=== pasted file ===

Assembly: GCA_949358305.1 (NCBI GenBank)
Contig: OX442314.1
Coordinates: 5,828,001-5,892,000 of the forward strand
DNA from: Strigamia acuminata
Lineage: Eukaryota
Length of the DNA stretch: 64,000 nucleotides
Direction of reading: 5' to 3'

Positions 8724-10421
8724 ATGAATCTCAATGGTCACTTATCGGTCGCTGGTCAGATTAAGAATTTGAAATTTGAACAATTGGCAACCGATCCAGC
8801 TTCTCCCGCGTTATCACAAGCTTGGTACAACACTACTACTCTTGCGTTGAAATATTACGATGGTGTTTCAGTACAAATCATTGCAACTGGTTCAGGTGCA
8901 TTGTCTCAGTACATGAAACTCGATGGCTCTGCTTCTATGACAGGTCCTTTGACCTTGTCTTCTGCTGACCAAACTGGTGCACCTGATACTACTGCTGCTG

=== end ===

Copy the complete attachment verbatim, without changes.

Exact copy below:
Assembly: GCA_949358305.1 (NCBI GenBank)
Contig: OX442314.1
Coordinates: 5,828,001-5,892,000 of the forward strand
DNA from: Strigamia acuminata
Lineage: Eukaryota
Length of the DNA stretch: 64,000 nucleotides
Direction of reading: 5' to 3'

Positions 8724-10421
8724 ATGAATCTCAATGGTCACTTATCGGTCGCTGGTCAGATTAAGAATTTGAAATTTGAACAATTGGCAACCGATCCAGC
8801 TTCTCCCGCGTTATCACAAGCTTGGTACAACACTACTACTCTTGCGTTGAAATATTACGATGGTGTTTCAGTACAAATCATTGCAACTGGTTCAGGTGCA
8901 TTGTCTCAGTACATGAAACTCGATGGCTCTGCTTCTATGACAGGTCCTTTGACCTTGTCTTCTGCTGACCAAACTGGTGCACCTGATACTACTGCTGCTG